Editor’s Note – As the technological realm becomes more pervasive, whom can we trust? Each week, Liberty Nation brings new insight into the fraudulent use of personal data, breaches of privacy, and attempts to filter our perception.
In the Age of Information, personal data is critical – for the benefit of the public or to its detriment. As the Coronavirus has heightened fear and threatened health across the world, it has been the perfect time for new surveillance measures to be rolled out. Will tracking the global populace aid in stopping the spread of COVID-19, or does the virus simply make for a convenient excuse? And what will become of these digital surveillance strategies once the virus is either overcome or simply accepted as part of our new reality?
Worldwide Human Rights Violations?
Top10VPN, a VPN advice website, has published a COVID-19 Digital Rights Tracker, logging instances of digital tracking, physical surveillance, and censorship brought about by the virus. “Some of these may well be proportionate, necessary, and legitimate during these unprecedented times. However, others have been rushed through legislative bodies and implemented without adequate scrutiny,” states the site. “As the virus continues to spread around the world, so too do sophisticated surveillance measures and restrictive censorship practices.”
Asia is still leading the scoreboard when it comes to censorship, but Europe quickly caught up and surpassed everyone in the digital-tracking stakes. Physical surveillance is a more even split between those two continents and North America.
Here is a sampling of measures from around the world:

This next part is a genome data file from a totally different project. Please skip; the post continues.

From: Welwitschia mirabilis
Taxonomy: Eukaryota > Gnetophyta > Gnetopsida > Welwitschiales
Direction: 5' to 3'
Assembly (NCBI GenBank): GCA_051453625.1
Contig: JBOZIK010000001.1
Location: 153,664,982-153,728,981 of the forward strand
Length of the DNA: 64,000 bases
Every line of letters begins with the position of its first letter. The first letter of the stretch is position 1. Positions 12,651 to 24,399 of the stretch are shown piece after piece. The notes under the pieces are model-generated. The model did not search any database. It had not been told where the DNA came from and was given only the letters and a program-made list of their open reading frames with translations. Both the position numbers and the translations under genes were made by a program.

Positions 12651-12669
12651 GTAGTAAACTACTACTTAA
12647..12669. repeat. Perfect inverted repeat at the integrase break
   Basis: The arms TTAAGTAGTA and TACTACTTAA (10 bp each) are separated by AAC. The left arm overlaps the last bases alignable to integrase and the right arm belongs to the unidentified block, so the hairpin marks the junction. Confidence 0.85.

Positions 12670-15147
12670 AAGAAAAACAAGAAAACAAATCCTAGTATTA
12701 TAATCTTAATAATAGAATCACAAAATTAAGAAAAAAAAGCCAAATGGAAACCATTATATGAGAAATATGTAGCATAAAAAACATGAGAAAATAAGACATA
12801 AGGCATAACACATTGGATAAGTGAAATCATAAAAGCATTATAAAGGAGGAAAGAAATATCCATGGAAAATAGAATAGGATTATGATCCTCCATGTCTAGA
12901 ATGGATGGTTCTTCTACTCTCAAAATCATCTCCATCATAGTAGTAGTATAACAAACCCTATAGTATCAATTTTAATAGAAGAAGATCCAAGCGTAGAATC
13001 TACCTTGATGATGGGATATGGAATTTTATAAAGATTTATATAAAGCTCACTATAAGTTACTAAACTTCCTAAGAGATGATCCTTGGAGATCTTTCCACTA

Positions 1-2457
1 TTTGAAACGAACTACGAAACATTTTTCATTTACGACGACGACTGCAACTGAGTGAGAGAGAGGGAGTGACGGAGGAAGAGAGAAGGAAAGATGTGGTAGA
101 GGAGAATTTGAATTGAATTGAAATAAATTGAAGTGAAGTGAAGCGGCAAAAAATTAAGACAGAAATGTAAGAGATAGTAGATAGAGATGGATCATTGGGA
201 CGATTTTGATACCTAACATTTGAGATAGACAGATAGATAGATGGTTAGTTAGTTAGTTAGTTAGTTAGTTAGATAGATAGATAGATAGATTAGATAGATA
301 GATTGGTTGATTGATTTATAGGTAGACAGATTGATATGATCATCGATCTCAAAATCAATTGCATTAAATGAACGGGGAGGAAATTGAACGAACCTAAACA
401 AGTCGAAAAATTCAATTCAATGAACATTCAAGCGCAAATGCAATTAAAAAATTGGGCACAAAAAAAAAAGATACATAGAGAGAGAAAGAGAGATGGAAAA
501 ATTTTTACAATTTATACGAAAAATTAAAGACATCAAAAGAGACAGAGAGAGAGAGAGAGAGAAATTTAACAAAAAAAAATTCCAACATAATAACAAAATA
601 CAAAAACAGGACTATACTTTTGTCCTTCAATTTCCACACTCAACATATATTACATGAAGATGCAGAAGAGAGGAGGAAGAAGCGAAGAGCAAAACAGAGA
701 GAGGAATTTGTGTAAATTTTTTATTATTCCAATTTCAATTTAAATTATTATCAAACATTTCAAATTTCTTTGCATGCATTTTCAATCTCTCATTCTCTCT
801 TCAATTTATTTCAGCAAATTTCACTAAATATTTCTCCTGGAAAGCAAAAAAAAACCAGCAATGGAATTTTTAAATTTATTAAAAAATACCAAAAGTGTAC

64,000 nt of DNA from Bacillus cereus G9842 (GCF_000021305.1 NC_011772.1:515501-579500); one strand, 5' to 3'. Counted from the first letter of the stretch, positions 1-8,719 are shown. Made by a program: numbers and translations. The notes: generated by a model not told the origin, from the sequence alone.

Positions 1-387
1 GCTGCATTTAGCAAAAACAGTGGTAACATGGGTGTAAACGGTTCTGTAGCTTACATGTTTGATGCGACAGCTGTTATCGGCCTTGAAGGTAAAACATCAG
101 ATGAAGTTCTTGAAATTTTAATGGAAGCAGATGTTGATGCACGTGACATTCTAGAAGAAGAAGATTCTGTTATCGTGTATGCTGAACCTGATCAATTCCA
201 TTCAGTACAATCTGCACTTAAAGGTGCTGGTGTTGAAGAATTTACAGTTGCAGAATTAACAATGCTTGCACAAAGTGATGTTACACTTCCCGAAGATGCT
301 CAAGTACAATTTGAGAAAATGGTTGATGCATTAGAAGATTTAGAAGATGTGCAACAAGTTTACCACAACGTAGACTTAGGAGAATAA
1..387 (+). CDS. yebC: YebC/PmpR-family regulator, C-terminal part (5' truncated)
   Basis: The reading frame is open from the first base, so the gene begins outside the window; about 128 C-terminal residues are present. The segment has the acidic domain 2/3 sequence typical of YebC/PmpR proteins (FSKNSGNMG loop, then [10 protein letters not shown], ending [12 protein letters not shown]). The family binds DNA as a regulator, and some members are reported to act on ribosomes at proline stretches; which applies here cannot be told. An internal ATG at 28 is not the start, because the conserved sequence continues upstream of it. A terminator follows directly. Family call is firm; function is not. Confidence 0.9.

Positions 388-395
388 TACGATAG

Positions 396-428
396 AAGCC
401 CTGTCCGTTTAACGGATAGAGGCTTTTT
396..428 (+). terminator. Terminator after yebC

- Taiwan has erected an “electronic fence” that monitors phone signals and notifies police if anyone who is supposed to be in quarantine leaves their homes. Authorities can contact or visit the offenders within 15 minutes. Ecuador has a similar “epidemiological fence” monitored by satellite. (Have we reached the point where people can no longer conceive of leaving their homes without their device – even if this is how the police surveil them?)
- Hong Kong has handed out location-tracking wristbands for those in quarantine. At least these can be discarded after the COVID-19 crisis and do not track one’s personal device.
- Poland launched an app that not only tracks locations but also forces people to take a photo of themselves at certain intervals so that the location data can be cross-referenced with facial recognition. This is intended to simulate a police visit.
- Various countries, including the U.S., U.K., Germany, and Austria, are collecting anonymized location data from smartphones.
- Aerial drones have been used in Australia, Belgium, Spain, and the U.K. to patrol public places – New York City used helicopters to much the same effect.
In the U.S., anonymized location tracking has been the primary mode of digital surveillance, and the White House is reportedly in talks with tech companies to utilize smartphone GPS data. Silicon Valley companies – most notably Google – were quick to jump on the location tracking bandwagon. More recently, start-ups Tectonix and X-Mode traced the movements of phones that had been present on one Fort Lauderdale, FL, beach gathering, before the attendees dispersed across the Eastern Seaboard. Tectonix then uploaded the video on Twitter to promote social distancing.